Keystone Bridge Analysis

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The Civil War caused a boom in the iron industry in which Carnegie took notice and at the same time, he went to work in Altoona, Pennsylvania where the Pennsylvania Railroad company was converting a wooden railroad bridge into stronger iron. Main reason for the drastic increase was transportation. These two components lead Carnegie to take his first major step as an entrepreneur. Carnegie organized together the designer of the bridge in Altoona as well as two business partners and his good friend Thomas Scott to develop the Keystone Bridge Company, with the intention of replacing wooden bridges in Pennsylvania with stronger and more modern iron. First task for Carnegie and his partners was to construct a railway bridge with a span of three…show more content…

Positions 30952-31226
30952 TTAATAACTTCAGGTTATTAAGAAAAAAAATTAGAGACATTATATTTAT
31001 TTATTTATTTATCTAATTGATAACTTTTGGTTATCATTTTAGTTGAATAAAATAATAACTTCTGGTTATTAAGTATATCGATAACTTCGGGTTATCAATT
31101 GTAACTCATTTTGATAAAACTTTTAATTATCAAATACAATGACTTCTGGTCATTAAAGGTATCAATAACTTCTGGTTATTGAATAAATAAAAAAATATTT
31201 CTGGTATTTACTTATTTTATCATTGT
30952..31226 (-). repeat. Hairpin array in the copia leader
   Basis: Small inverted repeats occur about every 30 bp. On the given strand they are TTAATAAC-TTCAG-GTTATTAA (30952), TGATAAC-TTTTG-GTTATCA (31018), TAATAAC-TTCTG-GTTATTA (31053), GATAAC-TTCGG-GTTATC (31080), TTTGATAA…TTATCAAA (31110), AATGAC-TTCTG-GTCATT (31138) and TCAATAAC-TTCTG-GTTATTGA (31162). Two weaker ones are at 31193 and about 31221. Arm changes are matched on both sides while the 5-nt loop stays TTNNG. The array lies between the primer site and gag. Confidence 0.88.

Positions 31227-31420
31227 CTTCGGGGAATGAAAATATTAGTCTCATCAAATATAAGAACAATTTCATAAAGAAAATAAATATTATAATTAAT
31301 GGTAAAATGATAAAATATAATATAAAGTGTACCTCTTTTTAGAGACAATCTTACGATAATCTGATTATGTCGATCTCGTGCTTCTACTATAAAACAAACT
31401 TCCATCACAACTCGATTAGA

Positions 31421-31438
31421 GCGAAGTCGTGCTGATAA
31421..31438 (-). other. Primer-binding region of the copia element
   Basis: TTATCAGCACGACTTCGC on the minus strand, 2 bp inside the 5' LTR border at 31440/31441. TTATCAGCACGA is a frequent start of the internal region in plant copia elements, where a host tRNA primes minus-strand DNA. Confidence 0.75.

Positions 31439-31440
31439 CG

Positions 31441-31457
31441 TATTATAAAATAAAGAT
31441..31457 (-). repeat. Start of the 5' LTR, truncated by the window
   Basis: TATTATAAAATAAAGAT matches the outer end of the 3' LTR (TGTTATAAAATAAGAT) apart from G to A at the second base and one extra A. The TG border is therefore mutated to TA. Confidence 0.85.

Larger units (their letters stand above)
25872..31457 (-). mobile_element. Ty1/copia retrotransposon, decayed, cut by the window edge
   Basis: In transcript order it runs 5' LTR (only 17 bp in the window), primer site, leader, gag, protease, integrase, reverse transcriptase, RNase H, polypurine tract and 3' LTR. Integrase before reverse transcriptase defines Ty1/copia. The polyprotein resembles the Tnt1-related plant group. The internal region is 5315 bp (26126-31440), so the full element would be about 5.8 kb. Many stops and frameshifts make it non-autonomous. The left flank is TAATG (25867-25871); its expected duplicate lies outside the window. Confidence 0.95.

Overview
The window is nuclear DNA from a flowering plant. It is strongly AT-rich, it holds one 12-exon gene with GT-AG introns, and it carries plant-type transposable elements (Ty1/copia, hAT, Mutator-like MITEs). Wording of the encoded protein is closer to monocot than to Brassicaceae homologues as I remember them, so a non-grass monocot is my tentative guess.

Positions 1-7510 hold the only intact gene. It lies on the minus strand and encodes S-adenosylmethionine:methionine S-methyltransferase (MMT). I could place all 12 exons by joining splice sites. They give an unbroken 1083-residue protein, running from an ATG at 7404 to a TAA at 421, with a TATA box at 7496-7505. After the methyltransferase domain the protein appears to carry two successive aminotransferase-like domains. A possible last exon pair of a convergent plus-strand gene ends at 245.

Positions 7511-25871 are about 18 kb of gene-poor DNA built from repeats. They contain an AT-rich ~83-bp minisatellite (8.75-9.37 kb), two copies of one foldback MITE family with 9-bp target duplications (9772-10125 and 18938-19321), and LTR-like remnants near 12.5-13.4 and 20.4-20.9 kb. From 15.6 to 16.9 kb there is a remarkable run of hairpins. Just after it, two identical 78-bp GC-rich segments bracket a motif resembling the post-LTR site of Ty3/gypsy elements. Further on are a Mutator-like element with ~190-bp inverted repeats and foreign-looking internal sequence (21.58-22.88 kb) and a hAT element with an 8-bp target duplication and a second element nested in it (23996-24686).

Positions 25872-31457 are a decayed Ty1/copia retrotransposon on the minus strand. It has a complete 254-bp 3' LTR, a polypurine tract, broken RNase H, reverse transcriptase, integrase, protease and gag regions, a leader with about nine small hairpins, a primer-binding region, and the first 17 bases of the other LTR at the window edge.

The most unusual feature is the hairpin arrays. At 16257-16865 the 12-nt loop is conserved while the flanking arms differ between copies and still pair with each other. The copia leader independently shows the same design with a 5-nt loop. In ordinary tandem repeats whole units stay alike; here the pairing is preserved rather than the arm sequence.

Later on he becomes interested with Thomas N. Miller, Henry Phipps, and Andrew Kloman. Millar joins Carnegie and his partners in the steel business. It was determined that he pay eight hundred dollars for a one-sixth interest, in November, 1861. Carnegie saw miller as a great asset to his growing company. Unfortunately Tom Millar died before Carnegie Steel became what we know it as today. In 1864 Carnegie turned his attention to oil. He takes a trip with Mr. William Coleman to the wells of Pennsylvania. With his investments in the oil business Carnegie made some serious money. With the oil money Carnegie and his partner Harry Phipps visited most of the capitals in Europe. Because of this visit Carnegie learned about painting, sculpture, and music. Later on Carnegie started bettering the developments of iron and steel. He recognizes that America in the past had been dependent on European countries for its steel. Therefore wanted to satisfy the people who demanded a home supply. He also knew that the American people did not want the pay the tariffs implemented by President Cleveland that came with overseas items. Carnegie even went to Washington to modify the Wilson bill. Carnegie was not alone in his disapproval pf the Wilson bill. In fact Senator Gorman, Democratic leader of the Senate, Governor Flower of New York, and a number of the ablest Democrats also shared his views on it. They all believed the Wilson bill to be unnecessarily severe and certain to cripple some of the domestic
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